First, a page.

Overture, Le carnaval romain, Op.9
Piano Concerto No.1 in E minor, Op.11
Symphony No.2 in E minor, Op.27
Evgeni Bozhanov (piano)
Reviewed by: Douglas Cooksey
Reviewed: 4 December, 2011
Venue: Southbank Centre, London – Royal Festival Hall
Berlioz’s Roman Carnival is frequently dashed off as an attention-grabbing curtain-raiser. Here, to open this matinee, it drew something altogether more subtle. The precisely judged interplay of strings and winds in the slow introduction allowed us to hear far more detail than normal and there was a magical cor anglais solo from Jill Crowther. The body of the Overture took a little time to ignite fully but culminated in a fine blaze.
The revelation was the performance of the Chopin. The concerto is generally treated as a display piece, the orchestra simply providing a backdrop. Whatever the weaknesses of Chopin’s orchestration, a much more equal partnership was in evidence here. Not only were there excellent contributions from Robin O’Neill (bassoon) and Katy Woolley (horn) but also much inner string detail saw the light of day. Evgeni Bozhanov, a Bulgarian in his late 20s, is the antithesis of today’s bland conveyor-belt pianists. With flexible tempos and spread hands, his playing hearks back to a previous generation. Occasionally laboured – the moonlit ‘Romanze’ was perhaps weighed down with too great an intensity – but for the most part this was spellbinding playing with Bozhanov finding a variety of nuance and constantly leading the ear on like a master storyteller. The finale was a particular delight, at once capricious, rhythmically in a constant state of flux but at the same time hugely affectionate and full of character. Not an easy act to accompany but the Sokhiev and the Philharmonia, fully engaged, stuck to Bozhanov like glue.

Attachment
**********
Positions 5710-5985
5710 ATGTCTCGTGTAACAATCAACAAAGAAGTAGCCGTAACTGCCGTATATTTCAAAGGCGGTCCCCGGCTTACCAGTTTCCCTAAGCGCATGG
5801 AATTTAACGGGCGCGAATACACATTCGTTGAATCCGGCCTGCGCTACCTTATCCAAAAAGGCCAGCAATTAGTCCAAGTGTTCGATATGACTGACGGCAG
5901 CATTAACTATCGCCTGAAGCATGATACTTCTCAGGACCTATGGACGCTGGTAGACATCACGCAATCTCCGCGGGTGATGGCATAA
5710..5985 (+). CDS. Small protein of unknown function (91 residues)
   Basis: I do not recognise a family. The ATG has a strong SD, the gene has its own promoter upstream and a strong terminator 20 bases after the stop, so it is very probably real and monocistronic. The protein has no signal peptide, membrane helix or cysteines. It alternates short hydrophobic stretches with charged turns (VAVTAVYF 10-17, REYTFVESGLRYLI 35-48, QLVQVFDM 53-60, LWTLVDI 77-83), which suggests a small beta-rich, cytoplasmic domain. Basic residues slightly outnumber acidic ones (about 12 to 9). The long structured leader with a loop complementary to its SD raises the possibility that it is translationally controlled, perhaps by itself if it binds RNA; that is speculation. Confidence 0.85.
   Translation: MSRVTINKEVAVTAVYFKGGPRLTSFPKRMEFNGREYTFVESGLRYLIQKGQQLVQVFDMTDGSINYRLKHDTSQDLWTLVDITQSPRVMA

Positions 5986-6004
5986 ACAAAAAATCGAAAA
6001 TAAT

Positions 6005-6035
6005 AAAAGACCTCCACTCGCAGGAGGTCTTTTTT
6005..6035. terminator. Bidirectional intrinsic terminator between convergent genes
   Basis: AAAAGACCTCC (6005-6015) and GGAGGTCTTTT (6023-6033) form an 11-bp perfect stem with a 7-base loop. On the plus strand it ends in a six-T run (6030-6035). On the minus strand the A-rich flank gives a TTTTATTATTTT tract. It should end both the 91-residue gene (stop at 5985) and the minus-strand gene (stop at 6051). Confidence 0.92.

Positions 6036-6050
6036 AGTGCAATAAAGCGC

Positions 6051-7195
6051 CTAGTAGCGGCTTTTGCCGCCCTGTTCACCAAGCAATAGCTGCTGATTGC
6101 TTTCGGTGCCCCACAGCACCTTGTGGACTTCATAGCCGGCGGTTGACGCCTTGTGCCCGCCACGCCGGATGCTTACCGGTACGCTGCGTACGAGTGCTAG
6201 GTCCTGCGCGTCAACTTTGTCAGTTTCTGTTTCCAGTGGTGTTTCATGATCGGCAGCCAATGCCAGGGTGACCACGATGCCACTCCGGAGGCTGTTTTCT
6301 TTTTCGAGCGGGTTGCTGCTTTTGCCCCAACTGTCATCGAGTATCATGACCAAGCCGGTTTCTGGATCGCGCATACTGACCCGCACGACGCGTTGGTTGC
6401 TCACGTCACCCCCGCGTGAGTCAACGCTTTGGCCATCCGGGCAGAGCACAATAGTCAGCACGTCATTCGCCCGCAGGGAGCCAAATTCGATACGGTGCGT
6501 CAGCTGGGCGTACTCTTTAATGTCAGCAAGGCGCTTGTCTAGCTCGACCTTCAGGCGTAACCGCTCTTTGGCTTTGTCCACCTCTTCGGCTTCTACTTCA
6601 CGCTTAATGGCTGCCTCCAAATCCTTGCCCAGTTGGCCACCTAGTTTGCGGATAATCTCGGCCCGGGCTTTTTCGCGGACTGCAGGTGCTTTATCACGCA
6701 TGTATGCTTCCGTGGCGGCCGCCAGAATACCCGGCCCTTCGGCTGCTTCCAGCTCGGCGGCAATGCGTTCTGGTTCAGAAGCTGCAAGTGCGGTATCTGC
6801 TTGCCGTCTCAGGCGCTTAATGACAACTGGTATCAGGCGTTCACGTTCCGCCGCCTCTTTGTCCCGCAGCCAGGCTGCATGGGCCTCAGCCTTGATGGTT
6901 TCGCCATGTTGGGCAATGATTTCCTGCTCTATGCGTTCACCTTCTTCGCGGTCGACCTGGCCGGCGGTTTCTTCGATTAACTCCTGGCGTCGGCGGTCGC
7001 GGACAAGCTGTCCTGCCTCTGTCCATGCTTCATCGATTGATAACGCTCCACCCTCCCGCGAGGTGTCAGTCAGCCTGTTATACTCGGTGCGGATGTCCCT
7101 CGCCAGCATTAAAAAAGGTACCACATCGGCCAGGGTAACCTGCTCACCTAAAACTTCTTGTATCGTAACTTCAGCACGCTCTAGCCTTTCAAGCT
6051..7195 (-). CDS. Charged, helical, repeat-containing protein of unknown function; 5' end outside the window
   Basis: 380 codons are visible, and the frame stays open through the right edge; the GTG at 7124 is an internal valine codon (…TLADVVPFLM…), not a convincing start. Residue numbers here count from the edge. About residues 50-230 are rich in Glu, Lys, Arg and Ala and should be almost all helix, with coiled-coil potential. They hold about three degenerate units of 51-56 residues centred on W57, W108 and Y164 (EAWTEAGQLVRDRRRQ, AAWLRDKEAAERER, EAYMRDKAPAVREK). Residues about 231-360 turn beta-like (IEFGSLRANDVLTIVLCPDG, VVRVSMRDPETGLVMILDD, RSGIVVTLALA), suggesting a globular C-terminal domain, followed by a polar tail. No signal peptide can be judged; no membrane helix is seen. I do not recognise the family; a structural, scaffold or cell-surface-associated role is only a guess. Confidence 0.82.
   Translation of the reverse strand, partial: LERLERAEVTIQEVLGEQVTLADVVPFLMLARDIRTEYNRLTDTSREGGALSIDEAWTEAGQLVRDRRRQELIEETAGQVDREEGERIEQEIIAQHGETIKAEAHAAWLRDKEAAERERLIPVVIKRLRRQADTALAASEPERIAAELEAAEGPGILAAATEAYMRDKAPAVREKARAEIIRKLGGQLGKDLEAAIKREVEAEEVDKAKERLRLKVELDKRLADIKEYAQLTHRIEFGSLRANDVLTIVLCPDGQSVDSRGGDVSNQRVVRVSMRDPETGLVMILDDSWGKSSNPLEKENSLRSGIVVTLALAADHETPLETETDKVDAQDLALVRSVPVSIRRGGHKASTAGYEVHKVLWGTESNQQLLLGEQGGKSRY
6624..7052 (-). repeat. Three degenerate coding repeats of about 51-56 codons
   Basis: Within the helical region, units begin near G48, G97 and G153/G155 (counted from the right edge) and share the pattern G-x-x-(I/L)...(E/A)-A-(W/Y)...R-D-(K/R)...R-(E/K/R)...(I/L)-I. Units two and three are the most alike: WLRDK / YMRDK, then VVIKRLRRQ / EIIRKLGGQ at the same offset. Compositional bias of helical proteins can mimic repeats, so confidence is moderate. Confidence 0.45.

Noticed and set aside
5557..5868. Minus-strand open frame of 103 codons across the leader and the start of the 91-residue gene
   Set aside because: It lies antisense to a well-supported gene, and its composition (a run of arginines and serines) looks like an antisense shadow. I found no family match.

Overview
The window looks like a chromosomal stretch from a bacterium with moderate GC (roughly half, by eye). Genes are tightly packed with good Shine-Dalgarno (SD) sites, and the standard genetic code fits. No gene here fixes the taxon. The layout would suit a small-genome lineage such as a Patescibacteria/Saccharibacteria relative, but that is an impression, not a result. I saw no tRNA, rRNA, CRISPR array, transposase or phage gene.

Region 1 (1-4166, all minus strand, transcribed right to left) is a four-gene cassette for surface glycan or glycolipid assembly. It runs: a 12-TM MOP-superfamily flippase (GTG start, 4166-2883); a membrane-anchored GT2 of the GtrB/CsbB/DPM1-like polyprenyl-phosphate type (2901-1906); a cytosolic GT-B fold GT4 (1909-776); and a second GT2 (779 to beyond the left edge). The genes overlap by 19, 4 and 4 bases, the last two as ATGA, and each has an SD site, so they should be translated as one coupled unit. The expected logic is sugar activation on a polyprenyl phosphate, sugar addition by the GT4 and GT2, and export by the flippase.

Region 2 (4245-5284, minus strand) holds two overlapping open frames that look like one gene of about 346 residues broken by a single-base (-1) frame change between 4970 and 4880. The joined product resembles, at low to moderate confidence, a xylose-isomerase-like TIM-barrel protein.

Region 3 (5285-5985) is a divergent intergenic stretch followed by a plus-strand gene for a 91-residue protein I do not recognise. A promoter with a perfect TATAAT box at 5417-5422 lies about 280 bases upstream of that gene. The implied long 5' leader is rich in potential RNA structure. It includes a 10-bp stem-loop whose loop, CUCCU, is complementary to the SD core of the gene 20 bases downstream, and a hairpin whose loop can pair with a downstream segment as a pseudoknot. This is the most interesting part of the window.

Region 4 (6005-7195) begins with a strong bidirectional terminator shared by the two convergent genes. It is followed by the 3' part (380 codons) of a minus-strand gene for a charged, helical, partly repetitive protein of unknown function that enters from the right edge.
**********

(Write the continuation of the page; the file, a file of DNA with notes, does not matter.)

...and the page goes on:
Sokhiev has previously conducted Rachmaninov’s Second Symphony with the Philharmonia, in 2003 and 2009. This was for the most part even better and what, in the wrong hands, can be a long listen flew by. A more-spacious tempo for the bulk of the first movement allows for a natural integration of the achingly nostalgic second subject but there could be little doubt as to Sokhiev’s feel for the music’s onward flow or his ability to shape those long string lines. The main climax was achieved with devastating effect. The scherzo was despatched with an airy insouciance whilst the Second Violinists covered themselves in glory in the tricky trio, always a tough test. The only slight disappointment came with the slow movement’s clarinet solo which was hardly ecstatic, an adjective which could however be applied to the strings at the climax. With the finale, the floodgates opened with a gloriously unfettered account, the Philharmonia at its peak.